Reducing harm caused by alcohol


How will the main parties prevent harm from alcohol?

Alcohol is a leading risk factor for death, disability, and ill health in Scotland causing over 200 health conditions and diseases such as liver cirrhosis, cancer, heart disease and stroke. Someone is admitted to hospital every 15 minutes, and every day 10 people die due to alcohol. In addition to all  this, drinking can affect our mental health and contributes to the breakdown of families and relationships and causes problems in our communities.

We are pleased that all five of the main parties have made commitments relating to preventing harm from alcohol in their recently published manifestos.

With the election just days away we thought we would take this opportunity to summarise some of those commitments.

The SNP have committed to introducing restrictions on alcohol advertising in locations where children are “readily exposed”. Relating to alcohol and drugs prevention more generally the SNP have committed to invest £250 million over the lifetime of the parliament to support a range of community-based interventions, including primary prevention, and an expansion of residential rehabilitation.

The Conservatives have committed to including the Chief Medical Officers’ low-risk guidelines (no more than 14 units a week for men and women) on labels as well as providing support for local communities to engage with the licensing system. They also have said they plan to review services focusing on “prevention, early identification and intervention” and to ensure  data is  improved so  that anyone can access treatment and recovery services, wherever they live and whatever their circumstances. Alcohol is also mentioned under the manifesto section on education where they commit to supporting schools to provide information on alcohol, drugs and smoking.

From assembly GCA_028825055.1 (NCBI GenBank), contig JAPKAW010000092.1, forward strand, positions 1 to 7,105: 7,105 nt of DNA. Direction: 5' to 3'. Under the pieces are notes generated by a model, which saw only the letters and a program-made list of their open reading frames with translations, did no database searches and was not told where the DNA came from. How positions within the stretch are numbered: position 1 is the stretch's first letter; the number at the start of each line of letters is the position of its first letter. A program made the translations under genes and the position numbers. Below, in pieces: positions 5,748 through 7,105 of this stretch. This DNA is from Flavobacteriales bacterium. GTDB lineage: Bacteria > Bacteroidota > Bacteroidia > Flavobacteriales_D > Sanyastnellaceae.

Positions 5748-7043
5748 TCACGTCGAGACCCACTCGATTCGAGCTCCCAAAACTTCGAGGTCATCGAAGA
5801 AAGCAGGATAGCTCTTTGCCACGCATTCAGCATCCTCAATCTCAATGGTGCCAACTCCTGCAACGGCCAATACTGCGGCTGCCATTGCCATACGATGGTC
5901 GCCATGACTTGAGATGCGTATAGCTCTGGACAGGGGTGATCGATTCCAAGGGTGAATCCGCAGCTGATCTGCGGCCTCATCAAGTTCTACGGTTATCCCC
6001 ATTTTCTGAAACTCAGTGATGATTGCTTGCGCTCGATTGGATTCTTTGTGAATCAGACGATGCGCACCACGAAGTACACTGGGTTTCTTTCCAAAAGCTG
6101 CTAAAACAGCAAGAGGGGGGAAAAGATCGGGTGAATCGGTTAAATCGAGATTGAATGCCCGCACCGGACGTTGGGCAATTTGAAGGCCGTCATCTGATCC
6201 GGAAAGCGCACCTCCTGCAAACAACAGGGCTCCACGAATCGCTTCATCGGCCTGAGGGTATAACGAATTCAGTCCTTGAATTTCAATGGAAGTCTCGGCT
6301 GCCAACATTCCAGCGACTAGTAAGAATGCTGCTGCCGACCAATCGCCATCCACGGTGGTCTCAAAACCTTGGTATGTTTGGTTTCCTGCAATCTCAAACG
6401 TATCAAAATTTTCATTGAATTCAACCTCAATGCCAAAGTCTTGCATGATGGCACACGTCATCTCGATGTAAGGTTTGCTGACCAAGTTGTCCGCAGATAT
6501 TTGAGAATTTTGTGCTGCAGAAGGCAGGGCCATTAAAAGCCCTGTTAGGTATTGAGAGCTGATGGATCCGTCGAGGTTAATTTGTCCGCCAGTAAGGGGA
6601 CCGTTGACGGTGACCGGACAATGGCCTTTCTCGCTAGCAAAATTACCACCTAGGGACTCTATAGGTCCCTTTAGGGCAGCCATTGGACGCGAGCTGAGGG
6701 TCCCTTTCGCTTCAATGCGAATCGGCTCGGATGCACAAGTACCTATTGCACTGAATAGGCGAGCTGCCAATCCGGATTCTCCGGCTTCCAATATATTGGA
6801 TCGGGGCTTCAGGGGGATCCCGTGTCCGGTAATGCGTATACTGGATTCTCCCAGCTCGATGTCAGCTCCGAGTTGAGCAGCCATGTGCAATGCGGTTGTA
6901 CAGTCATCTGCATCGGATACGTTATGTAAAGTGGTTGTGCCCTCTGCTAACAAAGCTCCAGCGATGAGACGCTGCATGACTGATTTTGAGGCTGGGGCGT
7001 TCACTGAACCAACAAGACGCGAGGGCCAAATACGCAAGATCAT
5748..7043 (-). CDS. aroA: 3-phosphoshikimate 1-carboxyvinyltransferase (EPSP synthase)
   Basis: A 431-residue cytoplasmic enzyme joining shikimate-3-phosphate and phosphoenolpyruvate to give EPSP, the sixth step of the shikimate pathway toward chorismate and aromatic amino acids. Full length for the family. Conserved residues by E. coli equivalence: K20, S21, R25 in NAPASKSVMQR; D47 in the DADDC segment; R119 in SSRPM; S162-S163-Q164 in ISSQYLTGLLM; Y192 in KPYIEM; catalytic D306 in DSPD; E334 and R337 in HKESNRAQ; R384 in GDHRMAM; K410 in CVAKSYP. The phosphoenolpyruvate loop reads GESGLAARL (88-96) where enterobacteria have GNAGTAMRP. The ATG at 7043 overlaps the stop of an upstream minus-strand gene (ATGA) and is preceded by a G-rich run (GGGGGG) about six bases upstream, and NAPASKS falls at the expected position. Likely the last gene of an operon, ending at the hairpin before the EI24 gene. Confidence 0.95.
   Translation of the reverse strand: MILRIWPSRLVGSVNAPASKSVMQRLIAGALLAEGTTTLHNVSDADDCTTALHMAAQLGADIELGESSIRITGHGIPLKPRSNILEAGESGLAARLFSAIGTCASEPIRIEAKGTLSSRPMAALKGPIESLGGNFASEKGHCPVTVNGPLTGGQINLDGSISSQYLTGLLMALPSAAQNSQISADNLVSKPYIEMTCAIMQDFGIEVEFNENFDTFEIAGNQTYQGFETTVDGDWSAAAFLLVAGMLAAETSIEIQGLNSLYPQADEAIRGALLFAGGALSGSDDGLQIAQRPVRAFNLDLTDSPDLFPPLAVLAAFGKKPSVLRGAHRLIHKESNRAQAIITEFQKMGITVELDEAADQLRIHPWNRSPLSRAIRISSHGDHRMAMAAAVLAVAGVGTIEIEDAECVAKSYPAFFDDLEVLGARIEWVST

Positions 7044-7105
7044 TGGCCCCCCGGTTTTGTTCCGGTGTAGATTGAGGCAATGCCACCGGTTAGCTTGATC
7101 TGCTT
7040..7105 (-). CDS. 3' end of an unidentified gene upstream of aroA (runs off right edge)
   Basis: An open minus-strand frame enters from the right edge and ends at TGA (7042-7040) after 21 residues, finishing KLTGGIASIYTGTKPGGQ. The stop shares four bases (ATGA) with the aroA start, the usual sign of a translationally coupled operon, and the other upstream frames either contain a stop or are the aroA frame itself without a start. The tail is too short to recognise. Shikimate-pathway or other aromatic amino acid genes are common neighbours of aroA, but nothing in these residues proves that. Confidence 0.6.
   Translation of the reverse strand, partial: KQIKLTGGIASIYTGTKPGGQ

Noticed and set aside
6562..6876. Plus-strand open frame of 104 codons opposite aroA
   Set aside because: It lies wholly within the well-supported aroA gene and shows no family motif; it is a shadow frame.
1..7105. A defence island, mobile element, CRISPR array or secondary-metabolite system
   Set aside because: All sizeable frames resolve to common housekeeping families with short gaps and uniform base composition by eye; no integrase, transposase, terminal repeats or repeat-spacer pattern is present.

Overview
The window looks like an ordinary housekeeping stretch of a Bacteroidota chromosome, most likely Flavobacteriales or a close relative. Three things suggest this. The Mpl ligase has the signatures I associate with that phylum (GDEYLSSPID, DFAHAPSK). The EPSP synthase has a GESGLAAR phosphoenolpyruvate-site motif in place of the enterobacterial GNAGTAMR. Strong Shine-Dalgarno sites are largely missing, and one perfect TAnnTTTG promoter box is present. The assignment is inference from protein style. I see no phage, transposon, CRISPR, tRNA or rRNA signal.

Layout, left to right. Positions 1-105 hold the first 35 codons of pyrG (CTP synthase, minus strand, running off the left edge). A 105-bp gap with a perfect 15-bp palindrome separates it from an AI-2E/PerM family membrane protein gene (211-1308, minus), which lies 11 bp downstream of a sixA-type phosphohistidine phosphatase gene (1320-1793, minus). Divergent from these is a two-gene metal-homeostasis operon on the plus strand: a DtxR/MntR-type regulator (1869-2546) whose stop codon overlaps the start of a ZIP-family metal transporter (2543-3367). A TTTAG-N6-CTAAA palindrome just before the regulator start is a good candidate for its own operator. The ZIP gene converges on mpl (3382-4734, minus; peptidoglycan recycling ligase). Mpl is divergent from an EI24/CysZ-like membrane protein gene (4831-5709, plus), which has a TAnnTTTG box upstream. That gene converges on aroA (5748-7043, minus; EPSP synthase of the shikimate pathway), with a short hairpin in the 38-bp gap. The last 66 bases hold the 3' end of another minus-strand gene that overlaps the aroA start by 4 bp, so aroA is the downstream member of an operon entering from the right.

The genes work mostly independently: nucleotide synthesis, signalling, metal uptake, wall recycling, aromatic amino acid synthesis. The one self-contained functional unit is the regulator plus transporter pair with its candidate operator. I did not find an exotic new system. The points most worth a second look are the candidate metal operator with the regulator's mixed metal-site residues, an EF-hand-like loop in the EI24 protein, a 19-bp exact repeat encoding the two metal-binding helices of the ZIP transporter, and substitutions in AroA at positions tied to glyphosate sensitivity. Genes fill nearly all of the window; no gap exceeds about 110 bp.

Labour have included commitments to introduce a social responsibility levy on alcohol sales and use the money to support a new alcohol strategy which would include “reducing consumption through licensing, marketing restrictions, labelling and affordability, as well as improving treatment services and early intervention programmes for families with children.”

Relating to alcohol and drug services more generally Labour also include support for safe consumption rooms, community resources and improved access to residential rehabilitation and treatment.

The Greens have included a wide range of commitments on alcohol prevention. Namely, they have said they will introduce mandatory unit, calorie and ingredient labelling and prominent health warnings on all alcohol products. They have also pledged to make the licensing system more transparent and accessible to local communities, to introduce a social responsibility levy on alcohol retailers, and to ban outdoor alcohol advertising and advertising in public spaces and end alcohol sponsorship of sports events.

The LibDems have committed to link the minimum unit price of alcohol to inflation.

They also have commitments to protect and enhance ADP budgets and to address causes of addiction as well as provide more support for treatment.


29 April 2021.